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Protection of Conscience Project

Service, not Servitude
Periodicals & Papers


Bernabe-Garrido MT.  [Terminal care, conscience and rights] Soins Chir 1990 Feb;(108):39-44  [Article in French] PMID: 2377843


Engelhardt HT. Taking pluralism seriously, or is the Ethics Manual of the American College of Physicians unsympathetic to physicians with religious objections to abortion?  Linacre Q 1990 Aug;57(3):11-4 PMID: 11651026


Kluge EH.  CMA's Code of Ethics: The CMA responds.  CMAJ 1990; 143 (2) 88-89.

Eike-Henner Kluge

  • Dr. Brown raises a very interesting and very important question about the relation between the CMA's Code of Ethics, the Hippocratic Oath and the various policies that the CMA has adopted on matters such as abortion.

The current CMA policy and, incidentally, that of the British Medical Association, the American Medical Association and most other medical associations all over the world - defines an induced abortion as the deliberate termination of a pregnancy before fetal viability. . .

Lancet 1990 Sep 22;336(8717):720 (Editorial) Conscience and complicity.  PMID: 1975897


Rieger HJ.  [The objection to drug trials by salaried physicians on grounds of conscience. The judgement of the Labor Court of the Federal Republic of Germany of 24 May 1989]Dtsch Med Wochenschr 1990 Jun 15;115(24):954-6 [Article in German]  PMID: 2357930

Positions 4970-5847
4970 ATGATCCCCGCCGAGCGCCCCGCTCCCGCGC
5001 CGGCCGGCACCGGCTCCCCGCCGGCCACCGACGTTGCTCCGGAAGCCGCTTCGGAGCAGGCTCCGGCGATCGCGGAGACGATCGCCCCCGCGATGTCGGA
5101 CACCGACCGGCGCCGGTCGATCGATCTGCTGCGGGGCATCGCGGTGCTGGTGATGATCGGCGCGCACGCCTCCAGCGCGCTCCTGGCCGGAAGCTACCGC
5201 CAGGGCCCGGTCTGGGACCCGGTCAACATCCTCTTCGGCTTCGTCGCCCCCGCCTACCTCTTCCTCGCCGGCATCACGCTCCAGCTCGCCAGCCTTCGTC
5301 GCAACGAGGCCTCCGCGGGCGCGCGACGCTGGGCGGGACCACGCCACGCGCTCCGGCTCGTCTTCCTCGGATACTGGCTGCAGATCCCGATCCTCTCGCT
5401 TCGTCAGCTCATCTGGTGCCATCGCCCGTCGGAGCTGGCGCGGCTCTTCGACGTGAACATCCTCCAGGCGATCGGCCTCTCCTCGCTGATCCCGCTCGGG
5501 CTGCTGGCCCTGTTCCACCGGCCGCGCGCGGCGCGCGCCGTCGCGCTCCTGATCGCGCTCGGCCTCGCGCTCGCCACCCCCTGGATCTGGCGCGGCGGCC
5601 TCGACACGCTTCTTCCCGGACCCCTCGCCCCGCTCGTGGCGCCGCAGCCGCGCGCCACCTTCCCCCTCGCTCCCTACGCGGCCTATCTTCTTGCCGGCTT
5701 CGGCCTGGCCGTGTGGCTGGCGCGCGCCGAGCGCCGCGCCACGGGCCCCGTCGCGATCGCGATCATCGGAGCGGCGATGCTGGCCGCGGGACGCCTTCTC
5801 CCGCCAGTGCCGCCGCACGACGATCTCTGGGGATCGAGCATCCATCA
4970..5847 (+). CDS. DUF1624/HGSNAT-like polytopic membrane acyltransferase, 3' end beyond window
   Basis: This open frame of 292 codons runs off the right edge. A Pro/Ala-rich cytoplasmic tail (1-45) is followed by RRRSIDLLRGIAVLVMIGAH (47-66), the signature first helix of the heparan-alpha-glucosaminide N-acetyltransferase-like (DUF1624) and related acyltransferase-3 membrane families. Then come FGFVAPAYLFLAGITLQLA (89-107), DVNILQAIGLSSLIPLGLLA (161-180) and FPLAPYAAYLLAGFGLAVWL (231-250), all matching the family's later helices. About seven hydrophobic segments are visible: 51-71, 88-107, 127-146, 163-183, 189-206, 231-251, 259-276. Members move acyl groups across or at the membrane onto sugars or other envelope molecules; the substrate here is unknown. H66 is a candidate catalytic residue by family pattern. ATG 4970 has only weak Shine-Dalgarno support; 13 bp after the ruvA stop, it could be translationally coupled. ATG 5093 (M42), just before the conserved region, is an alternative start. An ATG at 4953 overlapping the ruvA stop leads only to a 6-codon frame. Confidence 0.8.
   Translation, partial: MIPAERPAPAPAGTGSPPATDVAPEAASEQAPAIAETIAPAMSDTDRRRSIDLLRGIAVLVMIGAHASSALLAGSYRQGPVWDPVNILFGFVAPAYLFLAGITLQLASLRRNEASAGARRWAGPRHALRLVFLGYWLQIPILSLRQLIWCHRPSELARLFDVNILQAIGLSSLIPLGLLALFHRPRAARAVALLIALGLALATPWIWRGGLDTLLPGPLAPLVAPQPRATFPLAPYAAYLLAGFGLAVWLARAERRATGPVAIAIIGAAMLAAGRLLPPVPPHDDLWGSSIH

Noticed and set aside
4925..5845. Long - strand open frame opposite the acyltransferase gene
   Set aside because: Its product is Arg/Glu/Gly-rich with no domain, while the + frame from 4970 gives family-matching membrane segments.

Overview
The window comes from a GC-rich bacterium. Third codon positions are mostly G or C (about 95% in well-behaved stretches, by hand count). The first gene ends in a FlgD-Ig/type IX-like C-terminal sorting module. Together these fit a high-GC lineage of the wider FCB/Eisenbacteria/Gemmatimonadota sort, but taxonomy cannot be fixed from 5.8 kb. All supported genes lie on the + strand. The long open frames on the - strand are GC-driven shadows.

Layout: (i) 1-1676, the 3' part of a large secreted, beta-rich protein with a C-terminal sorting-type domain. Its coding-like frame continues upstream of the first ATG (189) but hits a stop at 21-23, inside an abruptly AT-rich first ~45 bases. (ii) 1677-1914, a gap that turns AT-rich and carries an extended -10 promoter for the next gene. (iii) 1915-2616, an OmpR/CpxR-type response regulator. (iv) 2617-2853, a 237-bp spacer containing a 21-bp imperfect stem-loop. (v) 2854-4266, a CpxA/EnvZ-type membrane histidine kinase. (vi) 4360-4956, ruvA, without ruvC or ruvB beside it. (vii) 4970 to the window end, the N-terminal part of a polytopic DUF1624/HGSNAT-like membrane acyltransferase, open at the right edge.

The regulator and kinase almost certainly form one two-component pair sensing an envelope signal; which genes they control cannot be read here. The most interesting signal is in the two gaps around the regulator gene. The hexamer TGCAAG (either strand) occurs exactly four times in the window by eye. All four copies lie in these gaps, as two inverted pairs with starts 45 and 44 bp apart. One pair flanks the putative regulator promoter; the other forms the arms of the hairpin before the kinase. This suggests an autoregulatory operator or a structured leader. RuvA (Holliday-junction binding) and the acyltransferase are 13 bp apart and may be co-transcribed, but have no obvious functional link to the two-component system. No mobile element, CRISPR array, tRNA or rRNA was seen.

H.J. Rieger

Riis P. Why mask a good conscience as a bad conscience? Intern Med 1990 Aug;228(2):77-8 (Editorial) Comment on: J Intern Med. 1990 Aug;228(2):139-45. PMID: 2394973 

Povl Riis

  • The present issue of the Journal of Internal Medicine contains a contribution by Asplund & Britton on the important topic of ' do-not-resuscitate ' orders in medical departments.

Asplund & Britton's work follows a previous contribution on the topic of stopping treatment, published in this journal, concerning the thorough analysis by Kjellstrand of prolonging life or allowing death in patients undergoing long-term dialysis treatment. . .

Rozemond H.  [Animal experiments: advice concerning conscientious objections in employment] Tijdschr Diergeneeskd 1990 Nov 1;115(21):1002-3[Article in Dutch] PMID: 2237877

H. Rozemond

Shiers ET. Coercive population control policies: an illustration of the need for a conscientious objector provision for asylum seekers. VA J Int Law 1990 Summer;30(4):1007-37  PMID: 11656108 

E. Tobin Shiers

  • On May 12, 1989, the Board of Immigration Appeals (BIA or "the Board") dismissed an appeal by a citizen of the People's Republic of China concerning the denial of his applications for asylum and for "withholding of deportation." The Chinese citizen, a thirty-three year-old man named Chang, based his appeal on China's "one couple, one child" policy, arguing that his applications should have been granted because the policy would require him to be sterilized upon his return to China since he and his wife had two children and refused to agree to limit the size of their family. . .

Schröck RA.  Conscience and courage--a critical examination of professional conduct. Nurse Educ Today 1990 Feb;10(1):3-9 PMID: 2304431

R.A. Schröck